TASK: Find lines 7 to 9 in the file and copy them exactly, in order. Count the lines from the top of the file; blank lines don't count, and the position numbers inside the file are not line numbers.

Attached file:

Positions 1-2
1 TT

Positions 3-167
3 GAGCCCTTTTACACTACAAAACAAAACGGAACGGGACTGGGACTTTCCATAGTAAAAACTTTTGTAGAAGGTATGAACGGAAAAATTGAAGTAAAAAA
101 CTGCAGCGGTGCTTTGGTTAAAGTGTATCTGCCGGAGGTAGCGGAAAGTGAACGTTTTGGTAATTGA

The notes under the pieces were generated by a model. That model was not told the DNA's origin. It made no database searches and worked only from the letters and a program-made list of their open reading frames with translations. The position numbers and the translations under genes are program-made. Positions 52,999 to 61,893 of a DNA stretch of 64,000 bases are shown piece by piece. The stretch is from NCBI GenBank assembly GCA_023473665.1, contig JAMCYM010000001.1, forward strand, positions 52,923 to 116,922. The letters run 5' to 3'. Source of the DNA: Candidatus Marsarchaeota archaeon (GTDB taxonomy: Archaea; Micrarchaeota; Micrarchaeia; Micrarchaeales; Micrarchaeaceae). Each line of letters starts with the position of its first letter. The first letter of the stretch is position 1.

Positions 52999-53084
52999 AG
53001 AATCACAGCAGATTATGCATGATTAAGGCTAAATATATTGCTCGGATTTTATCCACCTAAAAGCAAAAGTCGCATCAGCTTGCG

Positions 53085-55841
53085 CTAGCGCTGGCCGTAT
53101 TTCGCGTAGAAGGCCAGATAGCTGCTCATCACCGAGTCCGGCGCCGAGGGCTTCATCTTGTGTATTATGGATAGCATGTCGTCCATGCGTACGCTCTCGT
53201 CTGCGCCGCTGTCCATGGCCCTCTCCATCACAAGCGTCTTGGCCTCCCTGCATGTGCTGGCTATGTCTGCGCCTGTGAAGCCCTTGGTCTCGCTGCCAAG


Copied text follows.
Positions 52999-53084
52999 AG
53001 AATCACAGCAGATTATGCATGATTAAGGCTAAATATATTGCTCGGATTTTATCCACCTAAAAGCAAAAGTCGCATCAGCTTGCG